27. while incitements to violence against identifiable groups are (as per current legal frameworks) not acceptable in library settings, librarians cannot assume for themselves the ability to pre-emptively define, label or proscribe scheduled public speech in their libraries as “hate speech,” but must instead defer this matter to the proper governmental legal authorities and competencies as a matter of governance [viewpoint diversity; freedom of speech; professional scope];
  28. where there are disagreements with colleagues, members of the community, authors and activists, we strive to understand these disagreements to be with ideas, ideologies, values or principles, and not as being in opposition to—or expressed as hostility towards—individuals or groups; that is, we affirm the freedom to not accept others’ ideas or worldviews while still respecting persons, academic and intellectual rights, and the need for civil discourse [viewpoint diversity; collegiality/ethics];
  29. owing to this ethic, pluralist librarians abhor ad hominem attacks such as condemning individuals or groups as “hateful,” “bigoted,” “fascist”, “---phobic” or employing other such dehumanizing characterizations; and finally
  30. to better ensure viewpoint diversity in higher education, the academic freedom of librarians in such institutions is not to be constrained by consideration for any orthodox views on the part of teaching faculty with whom they liaise in a collections or instructional capacity; and should include the extramural freedom as independent academics to comment on matters of public interest [academic freedom; professional autonomy].

Again, these are just proposals presented for purposes of discussion and debate. And I recognize the limitations of the format: many if not most of these points could serve as thesis statements for entire articles (and some are addressed in more detail in the article I co-wrote with John Wright). However, I hope I have successfully articulated how, by being thus tied to pluralism, neutrality should no longer be characterized as a disconnected “abstract” principle, but instead understood as being not only multi-dimensional in nature (values, stakeholders, processes and goals) but in service of the broader and enduring social, cultural and political value of pluralism that has for centuries defined the American experiment, and which is shared by other Western democracies.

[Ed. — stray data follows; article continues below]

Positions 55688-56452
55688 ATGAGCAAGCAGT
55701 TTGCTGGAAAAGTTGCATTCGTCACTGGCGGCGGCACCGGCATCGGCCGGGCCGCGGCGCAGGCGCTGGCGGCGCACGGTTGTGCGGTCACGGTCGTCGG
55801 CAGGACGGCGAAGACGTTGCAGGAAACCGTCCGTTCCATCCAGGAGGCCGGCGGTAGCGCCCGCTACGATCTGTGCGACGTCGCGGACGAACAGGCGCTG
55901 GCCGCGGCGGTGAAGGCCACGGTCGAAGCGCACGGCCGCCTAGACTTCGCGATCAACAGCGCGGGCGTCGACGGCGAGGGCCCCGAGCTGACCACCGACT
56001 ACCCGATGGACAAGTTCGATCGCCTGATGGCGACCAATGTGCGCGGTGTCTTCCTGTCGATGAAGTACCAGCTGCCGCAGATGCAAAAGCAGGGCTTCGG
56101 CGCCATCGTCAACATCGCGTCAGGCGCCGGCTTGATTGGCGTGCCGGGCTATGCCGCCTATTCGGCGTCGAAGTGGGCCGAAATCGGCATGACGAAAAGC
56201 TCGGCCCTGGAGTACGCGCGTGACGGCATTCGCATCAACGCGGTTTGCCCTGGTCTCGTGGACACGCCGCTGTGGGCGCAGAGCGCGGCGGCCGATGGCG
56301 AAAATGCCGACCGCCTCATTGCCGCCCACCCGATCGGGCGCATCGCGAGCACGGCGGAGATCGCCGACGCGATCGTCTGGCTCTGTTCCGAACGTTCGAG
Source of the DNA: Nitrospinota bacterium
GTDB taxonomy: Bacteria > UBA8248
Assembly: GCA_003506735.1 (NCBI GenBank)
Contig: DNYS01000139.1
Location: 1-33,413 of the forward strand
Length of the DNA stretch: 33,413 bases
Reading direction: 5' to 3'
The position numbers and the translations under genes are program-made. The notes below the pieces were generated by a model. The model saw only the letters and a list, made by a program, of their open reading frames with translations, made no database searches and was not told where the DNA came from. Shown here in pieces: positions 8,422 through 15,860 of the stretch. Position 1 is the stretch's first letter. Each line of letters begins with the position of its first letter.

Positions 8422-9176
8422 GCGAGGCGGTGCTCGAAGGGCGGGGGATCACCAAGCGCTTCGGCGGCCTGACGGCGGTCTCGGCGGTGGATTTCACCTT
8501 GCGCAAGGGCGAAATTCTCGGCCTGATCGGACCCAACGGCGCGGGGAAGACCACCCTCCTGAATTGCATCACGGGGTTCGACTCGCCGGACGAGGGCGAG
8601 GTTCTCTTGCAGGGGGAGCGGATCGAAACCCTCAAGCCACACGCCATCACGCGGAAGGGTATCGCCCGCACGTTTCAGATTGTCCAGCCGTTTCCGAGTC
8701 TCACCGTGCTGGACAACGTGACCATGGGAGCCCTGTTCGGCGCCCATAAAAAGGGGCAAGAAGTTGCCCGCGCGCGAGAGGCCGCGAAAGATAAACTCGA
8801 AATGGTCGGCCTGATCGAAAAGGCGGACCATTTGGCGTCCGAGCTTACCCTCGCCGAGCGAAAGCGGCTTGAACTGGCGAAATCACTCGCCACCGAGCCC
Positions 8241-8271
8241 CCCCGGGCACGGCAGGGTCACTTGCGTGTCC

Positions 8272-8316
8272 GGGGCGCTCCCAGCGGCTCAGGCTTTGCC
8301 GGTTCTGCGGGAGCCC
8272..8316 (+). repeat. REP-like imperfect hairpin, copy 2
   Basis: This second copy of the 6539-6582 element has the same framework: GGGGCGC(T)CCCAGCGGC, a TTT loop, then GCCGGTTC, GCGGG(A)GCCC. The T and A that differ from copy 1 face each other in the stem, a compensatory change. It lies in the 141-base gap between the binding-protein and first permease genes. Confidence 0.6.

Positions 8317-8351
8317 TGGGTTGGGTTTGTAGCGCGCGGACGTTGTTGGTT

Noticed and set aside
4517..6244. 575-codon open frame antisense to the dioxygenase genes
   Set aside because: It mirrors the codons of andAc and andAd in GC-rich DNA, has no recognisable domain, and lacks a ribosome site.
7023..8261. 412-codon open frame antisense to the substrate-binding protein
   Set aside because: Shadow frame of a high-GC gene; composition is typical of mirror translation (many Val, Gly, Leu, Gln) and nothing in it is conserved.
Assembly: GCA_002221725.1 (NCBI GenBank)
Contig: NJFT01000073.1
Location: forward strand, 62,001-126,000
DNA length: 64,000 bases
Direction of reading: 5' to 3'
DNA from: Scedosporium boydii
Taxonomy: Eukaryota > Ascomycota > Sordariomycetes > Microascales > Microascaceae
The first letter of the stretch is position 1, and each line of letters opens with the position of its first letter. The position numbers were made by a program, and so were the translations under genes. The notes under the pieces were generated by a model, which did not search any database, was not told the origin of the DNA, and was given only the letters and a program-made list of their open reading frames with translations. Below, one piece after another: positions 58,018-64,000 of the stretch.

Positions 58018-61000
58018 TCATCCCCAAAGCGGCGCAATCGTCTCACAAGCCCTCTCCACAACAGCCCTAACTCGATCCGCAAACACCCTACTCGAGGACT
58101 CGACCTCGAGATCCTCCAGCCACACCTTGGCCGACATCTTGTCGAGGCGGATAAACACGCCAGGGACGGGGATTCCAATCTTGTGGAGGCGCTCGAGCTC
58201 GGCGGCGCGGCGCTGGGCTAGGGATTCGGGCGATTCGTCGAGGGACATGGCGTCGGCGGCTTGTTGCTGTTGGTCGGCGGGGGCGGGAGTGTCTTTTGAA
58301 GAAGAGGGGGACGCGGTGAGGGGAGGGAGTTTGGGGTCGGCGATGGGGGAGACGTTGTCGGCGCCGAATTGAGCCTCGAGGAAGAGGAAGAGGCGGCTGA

I believe that these principles may (in combination) offer useful guidance for a library profession working towards apluralistic public interest (as opposed to a unitary “public good”) as partof a society dealing with complex social and political issues and problems involving diverse community stakeholders. Indeed, I would argue that the promotion and defense of pluralism necessitatemultidimensional institutional and professional neutrality. By working within the context of pluralist public interest, librarians can leave it to individuals and the communities of which they are a part to pursue (and share) their conceptions of the good as they see fit.

Inasmuch as I have here defended institutional multi-dimensional neutrality, this analysis may even point to the desirability of actually replacing the termneutrality withpluralism–after all, neutrality is only an instrumental and proceduralvalue—the means by which this central, substantive and politicalvalue is embraced, supported and defended.


Delgado, R., Stefancic, J., & Harris, A. (2017). Critical race theory : an introduction (Third, Ser. Critical america). New York University Press.

Dudley, M., & Wright, J. The Role of Multidimensional Library Neutrality in Advancing Social Justice: Adapting Theoretical Foundations from Political Science and Urban Planning.” The Journal of Intellectual Freedom and Privacy7 no. 3 (2022): (13-24).

Lewis, A. M. (2008). Questioning library neutrality: essays from progressive librarian. Library Juice Press.

Ravitch, D. (1990). Multiculturalism: E Pluribus Plures. The American Scholar 59(3), 337–354.

Rawls, J. (1993). Political liberalism (Ser. The John Dewey essays in philosophy, no. 4). Columbia University Press.

Wenzler, John. "Neutrality and its discontents: An essay on the ethics of librarianship." portal: Libraries and the Academy 19, no. 1 (2019): 55-78.